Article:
The merry-go-round theme of markets continued last week with equities weakening, weighing on broader risk, weighing on currencies, weighing on bond yields which weigh on equities, and so it goes on.
With continued below trend growth, confirmed by the poor outcome of the June quarter GDP data last week combined with increased headwinds from offshore suggests that more stimulus could be needed from a combination of easier monetary policy, a lower Australian dollar and some broad-based government stimulus plan. There is also the lingering concern that Chinese shares will resume their slide when the stock market reopens after holidays last week.
In the US, analysts remain divided on whether the Federal Reserve will commence raising US interest rates this month or hold off until the global situation becomes clearer. On the one hand, the US labour market has strengthened significantly, and inflation is rising. On the other hand, current global financial sentiment is fragile and commodity prices are weak plus measures to head off the Yuan depreciation pressures are putting upward pressure on US bond yields as China reduces its FX reserves. The US dollar is strengthening and also causing pain to other currencies, including the Aussie that fell to a new six-year low last week.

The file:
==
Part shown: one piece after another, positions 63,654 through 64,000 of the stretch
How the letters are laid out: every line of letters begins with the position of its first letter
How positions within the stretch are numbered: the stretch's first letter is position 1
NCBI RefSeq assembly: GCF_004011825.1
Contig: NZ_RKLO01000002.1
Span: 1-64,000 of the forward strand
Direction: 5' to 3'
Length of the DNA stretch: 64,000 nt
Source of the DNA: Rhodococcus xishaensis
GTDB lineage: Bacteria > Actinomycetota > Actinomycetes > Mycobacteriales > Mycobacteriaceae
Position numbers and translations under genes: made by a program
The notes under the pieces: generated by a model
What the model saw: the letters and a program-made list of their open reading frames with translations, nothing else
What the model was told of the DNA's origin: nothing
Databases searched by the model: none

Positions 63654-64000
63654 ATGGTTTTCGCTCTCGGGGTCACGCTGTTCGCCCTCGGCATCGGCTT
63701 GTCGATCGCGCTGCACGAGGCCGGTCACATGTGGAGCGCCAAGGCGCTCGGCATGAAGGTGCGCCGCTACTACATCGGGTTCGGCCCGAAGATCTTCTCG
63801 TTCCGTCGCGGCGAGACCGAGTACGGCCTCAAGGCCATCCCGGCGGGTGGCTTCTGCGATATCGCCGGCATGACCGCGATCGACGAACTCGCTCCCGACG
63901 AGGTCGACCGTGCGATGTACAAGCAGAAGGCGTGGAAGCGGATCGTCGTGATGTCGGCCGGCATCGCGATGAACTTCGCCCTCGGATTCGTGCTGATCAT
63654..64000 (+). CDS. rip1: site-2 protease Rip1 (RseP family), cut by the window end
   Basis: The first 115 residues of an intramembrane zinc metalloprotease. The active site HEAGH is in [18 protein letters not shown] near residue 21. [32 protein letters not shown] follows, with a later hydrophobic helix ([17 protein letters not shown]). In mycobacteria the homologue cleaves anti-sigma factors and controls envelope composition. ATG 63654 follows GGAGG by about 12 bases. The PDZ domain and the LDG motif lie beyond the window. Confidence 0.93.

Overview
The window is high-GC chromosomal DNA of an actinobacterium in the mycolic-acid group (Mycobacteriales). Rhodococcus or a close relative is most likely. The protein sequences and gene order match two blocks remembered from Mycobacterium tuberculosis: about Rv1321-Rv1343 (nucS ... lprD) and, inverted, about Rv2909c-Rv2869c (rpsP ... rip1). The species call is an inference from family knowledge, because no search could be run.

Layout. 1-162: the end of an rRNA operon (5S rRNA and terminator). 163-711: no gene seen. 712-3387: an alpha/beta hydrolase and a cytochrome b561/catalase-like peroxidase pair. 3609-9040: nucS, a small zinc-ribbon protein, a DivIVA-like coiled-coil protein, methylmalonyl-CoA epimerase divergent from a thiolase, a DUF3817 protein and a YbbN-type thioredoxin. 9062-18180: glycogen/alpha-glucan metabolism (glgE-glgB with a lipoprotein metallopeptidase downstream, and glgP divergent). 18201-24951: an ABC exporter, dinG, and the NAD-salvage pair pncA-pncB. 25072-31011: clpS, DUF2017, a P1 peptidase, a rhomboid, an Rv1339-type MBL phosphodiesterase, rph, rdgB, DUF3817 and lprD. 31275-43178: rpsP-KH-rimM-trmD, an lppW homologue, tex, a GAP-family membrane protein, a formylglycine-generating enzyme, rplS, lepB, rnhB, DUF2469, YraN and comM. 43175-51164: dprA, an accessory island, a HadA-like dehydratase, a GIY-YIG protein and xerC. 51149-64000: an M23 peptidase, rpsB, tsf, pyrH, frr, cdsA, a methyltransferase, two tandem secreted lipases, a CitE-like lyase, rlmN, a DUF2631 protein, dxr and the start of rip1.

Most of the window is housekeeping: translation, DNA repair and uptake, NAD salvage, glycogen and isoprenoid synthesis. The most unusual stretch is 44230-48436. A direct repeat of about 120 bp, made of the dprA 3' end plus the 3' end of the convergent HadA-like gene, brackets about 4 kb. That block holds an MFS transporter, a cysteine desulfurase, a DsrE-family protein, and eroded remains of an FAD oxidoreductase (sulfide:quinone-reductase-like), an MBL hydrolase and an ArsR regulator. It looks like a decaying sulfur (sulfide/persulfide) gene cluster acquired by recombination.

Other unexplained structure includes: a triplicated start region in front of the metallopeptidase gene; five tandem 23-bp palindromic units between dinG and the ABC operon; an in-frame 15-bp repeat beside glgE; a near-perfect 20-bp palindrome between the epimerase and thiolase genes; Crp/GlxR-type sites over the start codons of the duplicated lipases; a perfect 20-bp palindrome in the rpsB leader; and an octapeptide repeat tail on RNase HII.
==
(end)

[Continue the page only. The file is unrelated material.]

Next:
The soft economic data releases last week have increased the chances of another RBA rate cut, albeit only slightly as the increased chance of a US rate hike this month has also increased, which is limiting any downside in domestic interest rates.
Implied cash rate pricing from the futures market